Ramu Aki – This African-American poet, artist, and social critic, is riddled with originality in everything he does and touches. A true revolutionary of the spirit he brings to mind with depth and continuity that sublime conviction of Che Guevara’s when he said, “At the expense of seeming ridiculous, I believe that all true revolutionaries are motivated by the spirit of love.” – Ramu Aki is like a restless panther in the night whose courage commands him to bear witness to some of life’s most deadly and depraved social tragedies but never fails to make us feel that there is genius and integrity even amid the sorely abandoned. A great destroyer and inventor of language, his poetry in its daring and flamboyance can only be compared to sartorial flair in its oriental splendor.
Robert Anbian – In this author’s remotely humble opinion, his ongoing and ever added-to poem “WE” is the single greatest poem in American English of his generation. It is a tour de force of worldliness and uncompromising complexity that has the very depth and breadth of Whitman; with lyrical footing he has paced the scope of the African interior northward through Morocco and thence around Europe. Albert Camus’ tragic and piercing intelligence hangs over him like a prayer and a song. On the road to an authentic honesty, and the byroads of our pain and hope, he has parted the Red Sea of the world’s moral ambiguities.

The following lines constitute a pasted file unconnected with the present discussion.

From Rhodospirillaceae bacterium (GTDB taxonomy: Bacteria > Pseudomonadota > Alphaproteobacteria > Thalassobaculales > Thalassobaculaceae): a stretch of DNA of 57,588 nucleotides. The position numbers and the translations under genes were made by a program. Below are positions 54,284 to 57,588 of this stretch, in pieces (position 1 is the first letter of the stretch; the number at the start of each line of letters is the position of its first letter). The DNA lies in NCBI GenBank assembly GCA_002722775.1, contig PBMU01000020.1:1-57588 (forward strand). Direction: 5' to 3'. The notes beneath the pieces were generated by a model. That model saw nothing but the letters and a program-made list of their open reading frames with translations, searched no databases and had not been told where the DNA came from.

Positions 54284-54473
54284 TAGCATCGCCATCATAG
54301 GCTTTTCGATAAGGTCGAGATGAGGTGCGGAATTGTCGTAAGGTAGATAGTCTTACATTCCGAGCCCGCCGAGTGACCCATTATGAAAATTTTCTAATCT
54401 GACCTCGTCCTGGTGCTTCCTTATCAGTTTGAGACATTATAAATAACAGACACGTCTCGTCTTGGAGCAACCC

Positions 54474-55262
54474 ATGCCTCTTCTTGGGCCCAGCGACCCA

Jessica Loos – Possessed of an unkillable literary proclivity, Jessica Loos has been a close friend and fellow traveler of many of the literary lights of her time, from Gregory Corso and Jack Micheline and Csaba Polony, right through the enduring Aggie Falk, and Jack Hirschman. Eschewing every literary trend and convenience endemic to the myth of political correctness, she has remained an original talent unto herself, impossible to categorize, stubbornly intact, and brings various peppers and art-performance surprises to the table each and every time. You won’t forget her originality.
Ronald F. Sauer – This refugee from the brutal heat of August summers in NYC, is positively infected to the marrow with 19th and 20th century French poetry. As a translator of Charles Baudelaire, Aloysius Bertrand, Jacques Prevert, and many another great literary Frog, he sees himself quivering on the bridge between Wallace Stevens and Rimbaud, a sort of obsessive, latter day psychedelic Romantic, mit schlag.